JPMorgan Chase & Co.’s hedge fund business Highbridge Capital Management is working with a San Francisco-based technology firm to develop investing strategies using artificial intelligence.
Highbridge, which oversees $24 billion, and Sentient Technologies have had talks “regarding the application of our tech to finance and trading,” said Antoine Blondeau, Sentient’s chief executive officer, declining to comment further on the arrangement. The companies are collaborating to design data-analysis software that can spot patterns in financial markets, according to a person familiar with the matter, who asked not to be identified because it’s private.
Money managers including Ray Dalio’s Bridgewater Associates and Steven A. Cohen’s Point72 Asset Management are increasingly trying to profit from machine-learning algorithms. The proliferation of vast amounts of information and new techniques emerging from academia to analyze it are pushing the financial firms to try and use big data to inform investment decisions.
Sentient makes computer systems that algorithmically generate trillions of specialized programs, known as agents, using techniques inspired by evolution, according to Babak Hodjat, the company’s chief scientist. Perennially unsuccessful agents are passed over for new ones, which are formed by splicing together the software DNA of successful solutions. Applications include trading, medical research and genetic research, Hodjat said.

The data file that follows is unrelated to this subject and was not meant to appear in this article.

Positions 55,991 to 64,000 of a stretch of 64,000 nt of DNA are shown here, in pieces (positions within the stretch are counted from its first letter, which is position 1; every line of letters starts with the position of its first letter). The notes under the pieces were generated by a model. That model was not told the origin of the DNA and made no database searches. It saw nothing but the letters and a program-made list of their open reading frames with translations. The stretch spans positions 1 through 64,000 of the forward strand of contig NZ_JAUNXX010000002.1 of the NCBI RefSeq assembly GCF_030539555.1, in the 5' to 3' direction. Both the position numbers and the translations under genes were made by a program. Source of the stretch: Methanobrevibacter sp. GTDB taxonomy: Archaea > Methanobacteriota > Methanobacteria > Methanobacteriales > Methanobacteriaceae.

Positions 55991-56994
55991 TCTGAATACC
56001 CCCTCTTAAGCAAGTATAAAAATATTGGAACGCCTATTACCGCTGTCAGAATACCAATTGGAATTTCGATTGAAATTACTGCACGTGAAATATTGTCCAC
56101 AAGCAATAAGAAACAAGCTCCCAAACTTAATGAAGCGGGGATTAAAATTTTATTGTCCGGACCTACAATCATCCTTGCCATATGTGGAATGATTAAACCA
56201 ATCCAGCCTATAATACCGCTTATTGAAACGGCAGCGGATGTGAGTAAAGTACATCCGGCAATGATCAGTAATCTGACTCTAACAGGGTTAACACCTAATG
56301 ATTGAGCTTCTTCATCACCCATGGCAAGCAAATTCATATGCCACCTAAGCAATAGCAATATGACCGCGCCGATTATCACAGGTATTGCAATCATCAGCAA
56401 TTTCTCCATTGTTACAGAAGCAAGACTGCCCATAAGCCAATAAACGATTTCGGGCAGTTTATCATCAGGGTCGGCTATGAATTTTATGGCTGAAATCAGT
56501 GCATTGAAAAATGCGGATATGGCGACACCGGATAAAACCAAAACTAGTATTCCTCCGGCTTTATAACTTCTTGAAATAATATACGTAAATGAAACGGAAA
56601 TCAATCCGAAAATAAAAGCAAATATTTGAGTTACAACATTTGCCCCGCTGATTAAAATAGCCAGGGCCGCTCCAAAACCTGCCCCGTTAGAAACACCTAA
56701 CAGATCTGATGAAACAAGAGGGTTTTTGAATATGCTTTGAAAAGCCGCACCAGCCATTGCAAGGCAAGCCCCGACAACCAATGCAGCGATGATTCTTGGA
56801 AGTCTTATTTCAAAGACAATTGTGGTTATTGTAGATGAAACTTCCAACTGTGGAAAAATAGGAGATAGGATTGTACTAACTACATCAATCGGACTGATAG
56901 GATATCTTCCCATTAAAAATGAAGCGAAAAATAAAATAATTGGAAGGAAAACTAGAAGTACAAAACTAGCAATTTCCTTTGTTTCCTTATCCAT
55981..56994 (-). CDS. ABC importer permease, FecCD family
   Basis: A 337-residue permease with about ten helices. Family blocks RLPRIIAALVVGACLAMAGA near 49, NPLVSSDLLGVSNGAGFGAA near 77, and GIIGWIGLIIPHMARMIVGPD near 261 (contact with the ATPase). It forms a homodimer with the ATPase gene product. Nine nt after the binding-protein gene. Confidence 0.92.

Sentient raised $103.5 million last year from a consortium of backers including Tata Communications Ltd. and private investors in industries such as finance, food and beverage, and real estate.
Highbridge, founded in 1992 by Glenn Dubin and Henry Swieca, sold an ownership stake to JPMorgan Asset Management in 2004. The firm, now led by Scott Kapnick, deploys a variety of alternative investment strategies, including bond arbitrage, credit, global macro, long-short equity and statistical arbitrage. Highbridge has long managed strategies driven by quantitative-models, particularly to bet on mergers and volatility.
Mike Geller, a spokesman for Highbridge at Edelman, declined to comment on the collaboration.
For more, read this QuickTake: Artificial Intelligence